Friday, February 16, 2024

ITrax Module Teardown

While working on my car battery, I discovered a forgotten little GPS tracker tossed in with the jack. At first I couldn't figure out what I was looking at...

Why, it's a cellular GPS tracker! Eventually I figured out it came with the ITrax system I got when I bought the car way back in 2016. Some online investigation found that the company is long dead, and many believe it may have died in 2015, when the last Facebook post is:

Anyway, I figured no harm seeing what was inside, so I took it apart.

Inside the base is this little instruction pad. Under that are a number of strong magnets used to attach it to metal parts of the car.

On the other side, we have two tiny antenna - labelled on the sides -- which are attached to with little pogo pins on the PCB.

PCB itself looks like this. There's a GPS module and a cellular modem, presumably under the two shields (which I didn't remove). They are labelled MB81 and MB70, but this doesn't appear to be meaningful.

On the other side of this PCB, and taking up most of the space, is this big ol' battery. It's a D cell sized 3.6v ER34615M - apparently a rather standard battery. It's pretty dead, of course. It had a foam pad glued all around it that was quite difficult to remove, even with heat (not that I wanted to try too much heat.) ie:

The SIM card has no markings besides the standard identification data on the reverse side. I didn't take a picture of that in case it still worked -- but of course it doesn't still work. ;)

The USB port was interesting so I decided to power it up and see if it spoke to me as anything. It didn't take power from the USB port, so I ran 3.6v across the battery terminals, which happily didn't explode. The LEDs began blinking as the lid suggested they might.

Windows didn't know what to make of it, but gave me the VID/PID 0E8D/0003, which mapped down to a MediaTek MT6227 phone. I couldn't find a lot of information about this unit, but I did see it was supported under Linux.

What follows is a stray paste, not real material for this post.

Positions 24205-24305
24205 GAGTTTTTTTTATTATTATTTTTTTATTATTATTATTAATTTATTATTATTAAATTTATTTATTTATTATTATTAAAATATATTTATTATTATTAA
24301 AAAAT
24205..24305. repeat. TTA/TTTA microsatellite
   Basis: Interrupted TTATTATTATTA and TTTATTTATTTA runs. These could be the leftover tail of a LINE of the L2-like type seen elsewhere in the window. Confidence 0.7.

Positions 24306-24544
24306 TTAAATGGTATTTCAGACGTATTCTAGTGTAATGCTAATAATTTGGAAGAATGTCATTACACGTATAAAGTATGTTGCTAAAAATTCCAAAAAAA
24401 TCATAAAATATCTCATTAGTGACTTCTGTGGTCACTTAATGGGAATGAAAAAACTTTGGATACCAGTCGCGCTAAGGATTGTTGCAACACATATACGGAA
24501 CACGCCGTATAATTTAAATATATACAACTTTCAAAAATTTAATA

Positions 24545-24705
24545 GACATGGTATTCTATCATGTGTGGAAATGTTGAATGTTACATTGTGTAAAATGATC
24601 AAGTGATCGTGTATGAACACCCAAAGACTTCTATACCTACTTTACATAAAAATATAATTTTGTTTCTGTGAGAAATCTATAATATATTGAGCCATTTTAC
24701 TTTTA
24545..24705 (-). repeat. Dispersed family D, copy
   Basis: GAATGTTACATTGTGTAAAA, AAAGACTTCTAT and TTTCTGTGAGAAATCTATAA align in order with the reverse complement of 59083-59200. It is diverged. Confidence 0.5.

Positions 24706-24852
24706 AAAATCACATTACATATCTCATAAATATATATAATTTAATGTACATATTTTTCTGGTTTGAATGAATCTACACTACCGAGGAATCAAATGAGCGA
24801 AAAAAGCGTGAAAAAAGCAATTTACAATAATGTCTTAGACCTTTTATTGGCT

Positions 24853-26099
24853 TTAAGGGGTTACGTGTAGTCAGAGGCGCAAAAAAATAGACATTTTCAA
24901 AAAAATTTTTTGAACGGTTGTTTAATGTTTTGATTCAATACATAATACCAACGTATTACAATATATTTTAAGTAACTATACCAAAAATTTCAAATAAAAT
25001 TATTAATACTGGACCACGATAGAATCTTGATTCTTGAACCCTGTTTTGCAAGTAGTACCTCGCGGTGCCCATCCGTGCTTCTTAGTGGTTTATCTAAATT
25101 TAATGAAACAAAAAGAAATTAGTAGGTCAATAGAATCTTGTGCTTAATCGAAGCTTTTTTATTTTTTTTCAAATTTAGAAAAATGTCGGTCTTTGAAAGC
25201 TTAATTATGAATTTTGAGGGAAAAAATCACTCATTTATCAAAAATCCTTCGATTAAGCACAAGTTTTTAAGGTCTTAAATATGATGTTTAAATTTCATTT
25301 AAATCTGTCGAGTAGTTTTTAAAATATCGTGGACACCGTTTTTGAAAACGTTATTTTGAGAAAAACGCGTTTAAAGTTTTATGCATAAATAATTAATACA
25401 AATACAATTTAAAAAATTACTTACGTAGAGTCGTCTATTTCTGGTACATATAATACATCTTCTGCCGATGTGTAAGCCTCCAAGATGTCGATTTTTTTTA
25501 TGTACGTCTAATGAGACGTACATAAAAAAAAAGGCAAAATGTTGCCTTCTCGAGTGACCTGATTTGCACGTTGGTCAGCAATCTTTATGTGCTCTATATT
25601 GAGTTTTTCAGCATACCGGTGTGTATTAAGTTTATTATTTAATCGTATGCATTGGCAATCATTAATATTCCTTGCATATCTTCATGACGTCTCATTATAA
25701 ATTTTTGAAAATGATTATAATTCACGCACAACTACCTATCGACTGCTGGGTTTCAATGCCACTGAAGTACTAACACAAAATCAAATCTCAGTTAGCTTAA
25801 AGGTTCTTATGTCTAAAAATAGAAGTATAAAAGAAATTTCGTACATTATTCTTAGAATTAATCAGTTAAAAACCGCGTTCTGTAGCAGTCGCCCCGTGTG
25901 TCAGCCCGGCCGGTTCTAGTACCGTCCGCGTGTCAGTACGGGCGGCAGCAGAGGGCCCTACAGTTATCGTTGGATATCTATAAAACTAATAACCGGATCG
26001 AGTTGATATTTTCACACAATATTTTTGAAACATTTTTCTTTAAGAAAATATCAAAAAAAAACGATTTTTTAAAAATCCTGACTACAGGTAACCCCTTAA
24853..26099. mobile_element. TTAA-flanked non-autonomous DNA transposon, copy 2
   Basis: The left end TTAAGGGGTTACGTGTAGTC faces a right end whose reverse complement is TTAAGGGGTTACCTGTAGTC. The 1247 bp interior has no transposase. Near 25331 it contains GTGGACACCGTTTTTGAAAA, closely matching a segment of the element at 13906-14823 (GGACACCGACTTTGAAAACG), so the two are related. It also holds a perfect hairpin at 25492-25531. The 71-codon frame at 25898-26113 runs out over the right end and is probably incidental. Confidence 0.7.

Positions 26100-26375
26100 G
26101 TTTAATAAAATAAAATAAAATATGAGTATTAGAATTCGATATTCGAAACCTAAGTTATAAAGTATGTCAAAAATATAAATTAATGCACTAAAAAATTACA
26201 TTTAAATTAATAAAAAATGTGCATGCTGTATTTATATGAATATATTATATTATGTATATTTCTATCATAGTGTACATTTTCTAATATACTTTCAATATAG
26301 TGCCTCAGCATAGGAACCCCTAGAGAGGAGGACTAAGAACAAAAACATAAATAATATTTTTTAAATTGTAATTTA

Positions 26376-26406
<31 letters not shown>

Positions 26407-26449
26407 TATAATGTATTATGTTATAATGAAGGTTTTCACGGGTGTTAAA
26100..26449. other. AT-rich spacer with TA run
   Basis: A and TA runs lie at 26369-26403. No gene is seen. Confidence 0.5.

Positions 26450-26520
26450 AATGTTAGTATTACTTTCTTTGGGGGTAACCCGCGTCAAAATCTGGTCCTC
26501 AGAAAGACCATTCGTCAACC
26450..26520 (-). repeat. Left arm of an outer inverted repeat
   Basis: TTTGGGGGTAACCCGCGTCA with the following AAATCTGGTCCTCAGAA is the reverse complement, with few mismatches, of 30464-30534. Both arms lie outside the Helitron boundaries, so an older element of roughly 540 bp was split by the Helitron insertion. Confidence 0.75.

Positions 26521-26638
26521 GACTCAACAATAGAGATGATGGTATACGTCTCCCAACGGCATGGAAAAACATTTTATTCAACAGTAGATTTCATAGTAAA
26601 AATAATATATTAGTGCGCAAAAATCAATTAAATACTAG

So I booted up Minicom to have a look at it, and yeah, it talks like a GSM modem! 

The MCU is also trying to initialize the connection, but since there wasn't one, it didn't seem to get very far.

I did try putting my T-Mobile SIM in, and seemed like it may have initialized it, eventually stopping on an ATH instead of the repeated AT%IPSYS? above, but I didn't catch it going further. (I didn't leave it on long, perhaps it was trying to acquire satellites.)

The MCU would appear to be over here, labelled SBK TI 571 AKY1. Couldn't find much, though there is a CH571 based on RISC-V. I think it has the right number of pins... This page has the 573/571 datasheet: - if that's it, it has 256k of flash, 18k of RAM, and a ton of onboard peripheral support at 20MHz.

I didn't go any further with it, but I was surprised to see at least as recently as 2020 people were still being sold these systems. The unit was dropped randomly all over the car - one person found it in their glove box! And cellular modems aren't really expensive anymore, so I'm not sure how useful this may be. But, if you wanted to use such a thing, you could try disabling the MCU to just have a USB modem (possibly), or even potentially try to reprogram it.

Other things I should have done but didn't - remove the the shields to verify what's under them, and see what the RX/TX pads under the SIM card are for. ;)

1 comment:

  1. Forgot to mention... the SIM had a 588 area code on it. This is apparently a prefix used for text-messaging groups, so perhaps it was configured to send updates via SMS?